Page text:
Even though…

January 17, 2010

… I love maths, I can still procrastinate for hours rather than do any (eg. with pointless blog posts.)

… I love cheese, I am vegan.

… I have listened to Ani Difranco at least 764 times (those are just the plays that last.fm has recorded), I am not even a little bit sick of her.

… I have quite a few pairs of heels, I never wear them.

… I am English, I don’t feel very at home here.

… I’m a terrible singer, I love singing, especially when I’m driving.


My year in hair

January 7, 2010

2009 was the year I grew my hair. So here it is, my year in hair:

January 2009: nice and short.

March/April? The really awful growing out stage.

July: finally a recognisable style.

August: so much cuter than March!

December 2009: I officially have long hair, for the first time in 5 years!


Iranian scarf protest

December 22, 2009

After last week’s arrest of an anti-government protester Majid Tavakoli, the Iranian government published a supposedly humiliating picture of him in a women’s chador. Of course as well as being an attack on anti-government protesters this action only makes sense in a context of misogyny and trans/homophobia but, inspiringly, Iranian men all over the world have created a wonderfully subversive response by publishing photos of themselves also wearing headscarves (CNN news article.)

I just love the multiple significances of this response- it is an act of political protest against the Iranian government’s treatment of their opposition but also a revolutionary feminist action. I found the  statement Hamid Dabashi wrote to accompany his photo on facebook particularly moving:


A Christmas tree for one!

December 7, 2009

My flatmate has suddenly quit her job and decided to go to India for 6 weeks, so I’ll be the only one in the apartment in the run up to Christmas. Even so, I think it is quite neccessary that I have decorations and a tree.

There is a stall selling trees at the Christmas market across the road from my building, so I went by on the way home from uni and bought one, thinking I could easily carry it home by myself. It is a living one with roots, so also came with a large pot of soil… It weighed an absolute ton. I managed to carry it about 100 yards down the road in about 10 minutes, at which point my arms were shaking and I was covered in soil, so I gave up and got a taxi the rest of the way (which google maps tells me is an embarrassing 600 metres). Once I had got it set up in apartment (with a little help from the concierge!) and cleaned up all the soil from the floor, I realised my arms and face were covered in a painful red rash! Not sure if this was just from the scratchy needles, or whether I am actually allergic to pine trees.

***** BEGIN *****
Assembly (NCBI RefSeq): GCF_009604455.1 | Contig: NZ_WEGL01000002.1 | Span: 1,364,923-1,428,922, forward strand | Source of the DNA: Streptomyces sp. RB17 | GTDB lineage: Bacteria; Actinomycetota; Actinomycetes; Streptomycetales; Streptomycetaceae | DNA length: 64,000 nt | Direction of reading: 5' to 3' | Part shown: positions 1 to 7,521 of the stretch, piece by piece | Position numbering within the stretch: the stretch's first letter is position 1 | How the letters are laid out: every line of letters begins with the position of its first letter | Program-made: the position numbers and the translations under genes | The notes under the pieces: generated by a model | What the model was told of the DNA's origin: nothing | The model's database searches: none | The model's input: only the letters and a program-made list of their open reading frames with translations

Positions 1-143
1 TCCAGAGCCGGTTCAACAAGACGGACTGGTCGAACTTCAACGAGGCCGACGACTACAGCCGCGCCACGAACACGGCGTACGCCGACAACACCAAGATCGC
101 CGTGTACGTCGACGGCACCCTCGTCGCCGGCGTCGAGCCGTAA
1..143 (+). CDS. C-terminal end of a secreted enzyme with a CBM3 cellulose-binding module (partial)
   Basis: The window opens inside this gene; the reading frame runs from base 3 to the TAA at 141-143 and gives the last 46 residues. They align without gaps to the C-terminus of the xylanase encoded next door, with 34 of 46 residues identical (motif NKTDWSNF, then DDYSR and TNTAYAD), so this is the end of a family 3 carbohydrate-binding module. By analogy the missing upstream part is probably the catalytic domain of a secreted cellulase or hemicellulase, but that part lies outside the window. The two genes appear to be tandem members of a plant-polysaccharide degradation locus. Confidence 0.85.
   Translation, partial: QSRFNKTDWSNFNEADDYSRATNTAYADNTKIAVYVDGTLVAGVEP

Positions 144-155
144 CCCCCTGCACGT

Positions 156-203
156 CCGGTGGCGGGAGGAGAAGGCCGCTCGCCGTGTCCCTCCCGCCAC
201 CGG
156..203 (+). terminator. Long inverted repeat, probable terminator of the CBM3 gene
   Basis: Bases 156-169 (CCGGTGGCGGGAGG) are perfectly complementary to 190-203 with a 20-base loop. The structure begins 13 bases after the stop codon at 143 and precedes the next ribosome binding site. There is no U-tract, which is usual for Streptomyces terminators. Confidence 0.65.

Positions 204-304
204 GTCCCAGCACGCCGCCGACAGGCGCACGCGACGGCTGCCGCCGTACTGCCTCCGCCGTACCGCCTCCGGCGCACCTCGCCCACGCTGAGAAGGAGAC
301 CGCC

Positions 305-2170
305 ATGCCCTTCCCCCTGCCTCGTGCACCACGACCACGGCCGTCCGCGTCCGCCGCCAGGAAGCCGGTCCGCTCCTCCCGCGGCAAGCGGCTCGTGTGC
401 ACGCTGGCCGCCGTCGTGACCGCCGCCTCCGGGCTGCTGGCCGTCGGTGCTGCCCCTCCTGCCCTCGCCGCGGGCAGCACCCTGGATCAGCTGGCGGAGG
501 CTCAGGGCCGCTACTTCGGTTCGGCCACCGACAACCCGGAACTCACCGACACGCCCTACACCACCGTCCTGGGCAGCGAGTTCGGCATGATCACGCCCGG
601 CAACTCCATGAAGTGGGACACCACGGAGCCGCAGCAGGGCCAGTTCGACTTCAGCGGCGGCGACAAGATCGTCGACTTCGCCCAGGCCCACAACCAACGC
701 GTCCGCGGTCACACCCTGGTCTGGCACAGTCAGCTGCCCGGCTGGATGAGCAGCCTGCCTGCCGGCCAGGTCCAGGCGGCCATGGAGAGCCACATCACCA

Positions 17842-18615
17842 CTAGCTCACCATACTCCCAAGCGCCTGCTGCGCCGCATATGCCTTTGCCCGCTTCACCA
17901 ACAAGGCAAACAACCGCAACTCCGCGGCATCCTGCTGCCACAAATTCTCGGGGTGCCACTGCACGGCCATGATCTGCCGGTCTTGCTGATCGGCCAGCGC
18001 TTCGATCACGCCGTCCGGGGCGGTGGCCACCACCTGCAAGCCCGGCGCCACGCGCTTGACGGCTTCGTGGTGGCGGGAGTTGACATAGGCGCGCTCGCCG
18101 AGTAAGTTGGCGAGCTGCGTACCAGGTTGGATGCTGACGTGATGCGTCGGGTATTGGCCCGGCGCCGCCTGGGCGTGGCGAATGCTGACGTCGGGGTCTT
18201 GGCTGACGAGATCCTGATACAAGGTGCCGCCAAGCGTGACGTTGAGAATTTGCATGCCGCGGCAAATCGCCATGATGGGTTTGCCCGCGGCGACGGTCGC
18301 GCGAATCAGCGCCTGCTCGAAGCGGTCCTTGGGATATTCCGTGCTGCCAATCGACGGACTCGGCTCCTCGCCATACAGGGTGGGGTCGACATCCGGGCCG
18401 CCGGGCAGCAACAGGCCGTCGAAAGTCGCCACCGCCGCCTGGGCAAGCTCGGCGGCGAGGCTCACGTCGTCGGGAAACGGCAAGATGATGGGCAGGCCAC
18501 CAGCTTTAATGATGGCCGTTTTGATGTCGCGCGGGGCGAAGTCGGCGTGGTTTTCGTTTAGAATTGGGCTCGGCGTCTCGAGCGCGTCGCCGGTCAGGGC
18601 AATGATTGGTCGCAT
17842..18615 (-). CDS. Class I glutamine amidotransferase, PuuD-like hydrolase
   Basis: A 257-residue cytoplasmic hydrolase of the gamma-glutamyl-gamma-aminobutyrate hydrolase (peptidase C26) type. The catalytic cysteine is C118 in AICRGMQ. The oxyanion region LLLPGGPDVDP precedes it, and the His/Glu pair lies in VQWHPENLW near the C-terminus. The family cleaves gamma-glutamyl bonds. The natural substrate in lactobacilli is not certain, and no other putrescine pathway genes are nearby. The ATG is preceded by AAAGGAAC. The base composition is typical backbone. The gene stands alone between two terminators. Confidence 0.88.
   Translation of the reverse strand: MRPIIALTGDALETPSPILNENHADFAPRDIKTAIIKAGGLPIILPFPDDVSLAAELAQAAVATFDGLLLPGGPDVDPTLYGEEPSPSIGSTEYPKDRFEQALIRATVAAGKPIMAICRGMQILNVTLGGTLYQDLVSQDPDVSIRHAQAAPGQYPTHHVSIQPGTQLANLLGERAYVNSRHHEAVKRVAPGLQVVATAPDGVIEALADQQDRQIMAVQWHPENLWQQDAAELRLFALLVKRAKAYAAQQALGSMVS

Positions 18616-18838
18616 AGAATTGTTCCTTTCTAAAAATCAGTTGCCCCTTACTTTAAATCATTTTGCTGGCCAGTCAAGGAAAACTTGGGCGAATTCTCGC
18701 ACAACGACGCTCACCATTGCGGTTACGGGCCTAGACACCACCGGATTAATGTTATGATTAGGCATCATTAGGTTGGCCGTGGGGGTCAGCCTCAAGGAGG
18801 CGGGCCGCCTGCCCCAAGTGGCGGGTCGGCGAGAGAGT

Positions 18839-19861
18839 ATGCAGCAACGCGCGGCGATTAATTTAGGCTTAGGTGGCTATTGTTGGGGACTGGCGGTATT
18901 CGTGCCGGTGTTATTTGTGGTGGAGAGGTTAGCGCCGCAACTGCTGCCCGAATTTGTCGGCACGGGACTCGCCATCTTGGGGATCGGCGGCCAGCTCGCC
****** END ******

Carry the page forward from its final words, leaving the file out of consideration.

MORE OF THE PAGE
But I have a tree! And it’s such a cute little fat one. Now I am in the process of making my decorations out of bits and pieces in my crafty bit box. Pictures to follow :-)


Maths meets Halloween

November 11, 2009

For the maths department Halloween party (in what may be one of my geekiest moments yet!) I dressed up as dead mathematician Evariste Galois. He was killed in a duel aged 20, hence the bullet wound; my expression is so serious because I thought it made me look more masculine!

galoisgalois2


Some things I have done in Manchester

November 5, 2009

Some things other than maths that I have done in the last two months:

  • had a free vegan lunch
  • done yoga with maths professors
  • been to a performance poetry evening
  • been given a pair of walking boots
  • eaten in at least 3 vegetarian/vegan restaurants
  • been to a collaborative art project in a squat
  • taught a jewellery making workshop in a squat
  • had a party

“This, of course, is obvious.”

October 30, 2009

The other day in Oxfam I found a tattered paperback copy of “The Psychology of Learning Mathematics”, by the late Professor Richard Skemp (who, incidentally, did his degree at Oxford and his Phd at  Manchester, just like me!). It includes the following, which I liked so much I thought I’d share it:

There is an anecdote about a well-known professor of mathematics which, if it is not true, deserves to be. It relates that while addressing a learned audience, he wrote a mathematical statement on the board, saying “This, of course, is obvious”. Looking at it again, he said “At least I think it is obvious”. Growing more doubtful, he said “Excuse me,” and taking pencil and paper, was absent from the room for about twenty minutes. He returned beaming, and said triumphantly “Yes gentlemen, it is obvious.”


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